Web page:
I love how this old Medieval house sags in the middle,
so making me wish I could see inside and walk the floors. 
Centuries of footsteps: children running, women cooking, animals pawing, mice scratching.
Imagine how many families have lived, loved, whispered in the night together here. 

And no trip to the coast is complete
without these slimy little delicacies, le plat des huitres
Not my thing but The Chef adores them. 

Now THIS is MY thing:
I cannot tell you why I hate liver and 
LOVE Foie Gras! 
(Obviously I try not to think about the making of it.)

Paired with a Sauterne (a sweet white wine from the Sauterne region) and confit d'oignon,
it is absolutely one of my favorite French special treats. 
(My sister's ex-French-mother-in-law makes it for us nearly every visit!) 
So while the restaurant version is never quite as good,
this one was served in a way I've never had it before. 

The confit d'oignon was cooked down with 
Carambar (a children's caramel candy).
It was a fantastic combination!
I actually brought some caramel home
so I can try it with our own confit d'oignon.

And the jokes on the back of the Carambar wrappers
must have rubbed off on the food 
because we giggled like little children while we ate.
could've been the wine. 

These photos are just a glimpse at what this poor body had to endure this last visit. 
Needless to say, this girl is making healthy, low-cal/low-fat choices for awhile
trying to get the body back
(before the 30th high school reunion this summer). Zut alors!

While we'd traveled to Mont St. Michel and St. Malo a couple of times in past years,
we'd never gone further or explored the Brittany area. 
I fell in love with the very short glimpse I got of Fougeres
(another Medieval city we saw only briefly at dusk
for a quick crepe dinner before driving back to Paris--
pictures next time) and cannot wait to go back 
and explore next visit. 

(All photos copyright: Kirsten Steen)

Monday, May 9, 2011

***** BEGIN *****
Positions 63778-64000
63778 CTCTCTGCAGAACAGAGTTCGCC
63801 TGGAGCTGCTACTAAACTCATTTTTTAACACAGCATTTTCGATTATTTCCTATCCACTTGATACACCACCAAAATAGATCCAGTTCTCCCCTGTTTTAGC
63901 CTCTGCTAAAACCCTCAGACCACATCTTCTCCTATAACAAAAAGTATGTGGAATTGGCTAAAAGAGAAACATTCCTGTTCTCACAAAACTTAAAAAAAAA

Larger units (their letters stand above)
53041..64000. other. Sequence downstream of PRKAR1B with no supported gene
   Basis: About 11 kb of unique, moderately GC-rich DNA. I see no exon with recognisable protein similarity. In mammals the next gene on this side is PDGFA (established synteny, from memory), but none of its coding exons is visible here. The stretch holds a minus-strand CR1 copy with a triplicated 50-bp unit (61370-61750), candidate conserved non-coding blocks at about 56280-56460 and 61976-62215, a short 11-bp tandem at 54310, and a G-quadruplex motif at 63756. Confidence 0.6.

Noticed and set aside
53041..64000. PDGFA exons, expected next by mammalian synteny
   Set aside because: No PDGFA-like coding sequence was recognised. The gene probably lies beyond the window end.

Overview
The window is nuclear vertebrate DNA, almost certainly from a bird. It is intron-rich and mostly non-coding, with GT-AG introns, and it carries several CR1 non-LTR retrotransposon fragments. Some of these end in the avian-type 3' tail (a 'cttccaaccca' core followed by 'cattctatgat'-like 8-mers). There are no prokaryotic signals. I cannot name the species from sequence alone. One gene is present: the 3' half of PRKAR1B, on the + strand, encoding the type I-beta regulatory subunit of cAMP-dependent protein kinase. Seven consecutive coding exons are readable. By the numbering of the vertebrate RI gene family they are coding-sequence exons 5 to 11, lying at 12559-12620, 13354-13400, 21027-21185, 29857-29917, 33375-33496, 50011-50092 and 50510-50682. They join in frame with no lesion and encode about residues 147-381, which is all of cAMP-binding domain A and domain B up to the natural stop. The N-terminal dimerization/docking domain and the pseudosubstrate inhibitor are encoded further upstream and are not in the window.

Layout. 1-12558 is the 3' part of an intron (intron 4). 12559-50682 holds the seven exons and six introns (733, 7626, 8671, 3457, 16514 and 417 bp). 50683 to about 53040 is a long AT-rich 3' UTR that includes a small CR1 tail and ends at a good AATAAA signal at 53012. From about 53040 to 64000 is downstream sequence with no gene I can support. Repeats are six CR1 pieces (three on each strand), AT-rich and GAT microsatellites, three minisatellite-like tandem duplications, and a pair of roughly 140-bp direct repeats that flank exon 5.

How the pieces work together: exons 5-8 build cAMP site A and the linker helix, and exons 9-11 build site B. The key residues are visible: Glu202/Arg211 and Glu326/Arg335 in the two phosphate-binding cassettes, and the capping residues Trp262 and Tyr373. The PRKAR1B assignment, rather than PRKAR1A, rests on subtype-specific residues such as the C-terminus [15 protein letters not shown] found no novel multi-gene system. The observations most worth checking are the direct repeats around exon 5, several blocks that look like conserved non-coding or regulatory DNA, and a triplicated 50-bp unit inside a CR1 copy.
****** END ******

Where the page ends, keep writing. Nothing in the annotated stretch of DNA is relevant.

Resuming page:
Dinan~ The prettiest Medieval town of Brittany

Just a hop, skip and about a 4-hour train ride west of Paris
is one of the most beautiful, and well-preserved, medieval cities in Brittany. 

Dinan, filled with 15th century half-timbered houses
and cobbled streets,

one of our first stops in Bretagne,
is also a tourist mecca of creperies, bars and restaurants
(under the watchful eye of ancient figurines). 

I am seriously just a fool for those waddle-and-daub houses
and their mingled energy of centuries past.

Only a very few left in Paris 
(thanks to Haussmann),
this town is so well-preserved as it luckily missed the bombing of WWII. 

A quick stop here on our way to St. Brieuc where we spent the night
before exploring the coast the next day. 
The weather graced us with summer-like temperatures over Easter weekend,
allowing us to sip our drinks in late afternoon sunshine
surrounded by towers and spires, 
named after the Duchesse Anne,
ruler of Breton until forced to marry French kings. 

The doors and windows of these fairytale cities
always make me want to climb through
to another time; 
a simpler (albeit 'slightly' more barbaric) time 
without cell phones and computers,
neon signs and Wall Street. 

A window in time~
I've always had a 'thing' for doors and windows,
incorporating them into my artwork
and basing an entire collection and art show
on their themes of passage, opportunity,
visual and spiritual bridges.

But as I stare at this time portal, wishing for it to speak to me, tell me its secrets,
where we'd travel to and when, who looked out and stared at this very space I'm sitting in,
what might have been cooking centuries ago behind those walls,
it's the smell of a savory crepe that brings me back.
C'est la vie... dans cette siecle.